Circular solutions for only four global systems will address the lion’s share of environmental pressures. This report’s analysis considers the impact of circular materials management on air and water pollution, waste, natural degradation and loss, and more—basing our projections on the Planetary Boundaries framework. It finds that unleashing just 16 transformational circular solutions across four key systems—Food systems, the Built environment, Manufactured goods and consumables, and Mobility and transport—can reverse the current overshoot of five of the nine key planetary boundaries, thereby maintaining thriving ecosystems for water, land and air, and limiting the global temperature rise to within 2-degrees. Our analysis is unconstrained from political, economic and social dynamics: the findings, therefore, serve as an inspiration—providing us with a snapshot of what an alternative world could look like.
Each country has a different starting point and will progress at a different pace toward the shared global goal of reversing environmental overshoot while fulfilling people’s needs. Bringing these circular solutions to life requires an understanding of local, national and trading contexts. Transformational change does not look the same across the world: some countries need to radically reduce material extraction and use, while others need to stabilise or even grow it. This study considers these nuances. The world’s highest-income (Shift) countries deliver high standards of living, but consume the majority of the world’s materials and massively overshoot many planetary boundaries. These countries must focus on reducing overconsumption and lightening their impact on the environment. Middle-income (Grow) countries are rapidly industrialising and have a growing middle class—their material consumption has increased in tandem but some are now reaching saturation points. These countries should now focus on new ways to stabilise and optimise their material consumption to maximise societal wellbeing. Finally, Build countries house the majority of the world’s population but use less than a tenth of the materials of Shift countries. These countries should focus on the building up of infrastructure and the provision of wellbeing, even if this requires that they increase their material footprint.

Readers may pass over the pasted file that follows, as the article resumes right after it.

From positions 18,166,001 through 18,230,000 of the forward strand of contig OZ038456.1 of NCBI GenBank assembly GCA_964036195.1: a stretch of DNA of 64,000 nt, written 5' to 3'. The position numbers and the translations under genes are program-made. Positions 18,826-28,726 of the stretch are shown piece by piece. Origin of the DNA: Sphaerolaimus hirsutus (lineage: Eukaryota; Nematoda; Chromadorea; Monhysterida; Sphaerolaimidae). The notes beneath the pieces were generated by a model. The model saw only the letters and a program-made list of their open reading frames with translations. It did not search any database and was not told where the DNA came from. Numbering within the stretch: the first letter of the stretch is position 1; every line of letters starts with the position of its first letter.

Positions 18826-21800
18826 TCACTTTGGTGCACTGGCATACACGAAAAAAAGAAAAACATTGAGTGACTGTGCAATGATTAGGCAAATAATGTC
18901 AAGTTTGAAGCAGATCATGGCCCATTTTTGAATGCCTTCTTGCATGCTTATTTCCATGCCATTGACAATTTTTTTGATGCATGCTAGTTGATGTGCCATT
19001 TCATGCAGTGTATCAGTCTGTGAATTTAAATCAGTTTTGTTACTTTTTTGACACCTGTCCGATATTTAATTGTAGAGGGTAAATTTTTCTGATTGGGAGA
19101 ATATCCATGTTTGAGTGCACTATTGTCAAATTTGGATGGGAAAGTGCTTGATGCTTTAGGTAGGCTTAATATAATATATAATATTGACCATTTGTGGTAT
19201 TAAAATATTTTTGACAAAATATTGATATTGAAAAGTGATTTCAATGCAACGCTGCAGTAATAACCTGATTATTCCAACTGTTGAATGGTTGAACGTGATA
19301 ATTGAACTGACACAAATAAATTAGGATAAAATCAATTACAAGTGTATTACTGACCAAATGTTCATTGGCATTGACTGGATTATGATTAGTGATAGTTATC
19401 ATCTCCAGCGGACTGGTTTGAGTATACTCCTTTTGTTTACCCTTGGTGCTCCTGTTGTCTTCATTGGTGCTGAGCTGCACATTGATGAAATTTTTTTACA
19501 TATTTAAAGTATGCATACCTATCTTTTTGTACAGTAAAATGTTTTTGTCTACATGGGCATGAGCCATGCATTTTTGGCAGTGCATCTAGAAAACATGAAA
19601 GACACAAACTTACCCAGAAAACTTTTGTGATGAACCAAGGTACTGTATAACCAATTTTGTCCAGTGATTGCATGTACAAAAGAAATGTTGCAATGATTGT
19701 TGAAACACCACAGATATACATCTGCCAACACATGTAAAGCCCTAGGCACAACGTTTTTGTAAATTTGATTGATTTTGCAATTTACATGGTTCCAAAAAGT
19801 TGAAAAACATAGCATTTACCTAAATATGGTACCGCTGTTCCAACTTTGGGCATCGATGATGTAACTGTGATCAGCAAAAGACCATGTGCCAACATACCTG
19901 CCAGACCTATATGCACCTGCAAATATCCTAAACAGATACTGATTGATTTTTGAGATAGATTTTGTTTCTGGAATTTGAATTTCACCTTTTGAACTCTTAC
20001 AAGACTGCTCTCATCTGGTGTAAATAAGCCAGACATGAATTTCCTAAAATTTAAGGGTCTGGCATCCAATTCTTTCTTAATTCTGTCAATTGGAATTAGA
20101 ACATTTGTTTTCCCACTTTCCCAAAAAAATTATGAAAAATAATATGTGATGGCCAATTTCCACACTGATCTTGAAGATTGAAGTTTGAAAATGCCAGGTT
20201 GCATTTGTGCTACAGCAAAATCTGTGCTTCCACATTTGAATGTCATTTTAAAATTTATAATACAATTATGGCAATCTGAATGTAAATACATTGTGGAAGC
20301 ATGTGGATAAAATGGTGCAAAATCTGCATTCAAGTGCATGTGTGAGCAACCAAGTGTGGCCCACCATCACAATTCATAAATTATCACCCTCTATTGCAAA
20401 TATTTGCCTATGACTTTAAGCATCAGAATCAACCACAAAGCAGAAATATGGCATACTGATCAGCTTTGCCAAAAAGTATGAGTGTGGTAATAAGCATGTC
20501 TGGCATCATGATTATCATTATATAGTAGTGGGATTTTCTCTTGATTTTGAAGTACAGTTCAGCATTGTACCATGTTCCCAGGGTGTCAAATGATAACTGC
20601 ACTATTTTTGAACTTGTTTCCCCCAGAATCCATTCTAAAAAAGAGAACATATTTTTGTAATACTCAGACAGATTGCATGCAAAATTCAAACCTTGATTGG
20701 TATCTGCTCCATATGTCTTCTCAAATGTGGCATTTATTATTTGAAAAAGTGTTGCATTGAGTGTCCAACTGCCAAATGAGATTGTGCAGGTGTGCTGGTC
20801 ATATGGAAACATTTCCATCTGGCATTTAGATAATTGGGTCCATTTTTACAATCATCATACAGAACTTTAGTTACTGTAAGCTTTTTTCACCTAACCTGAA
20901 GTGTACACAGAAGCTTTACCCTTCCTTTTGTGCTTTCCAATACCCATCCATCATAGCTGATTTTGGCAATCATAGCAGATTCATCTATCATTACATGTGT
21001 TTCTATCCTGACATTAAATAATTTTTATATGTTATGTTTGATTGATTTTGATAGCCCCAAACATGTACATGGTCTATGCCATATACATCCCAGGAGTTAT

The Circularity Gap Report 2023: Official launch event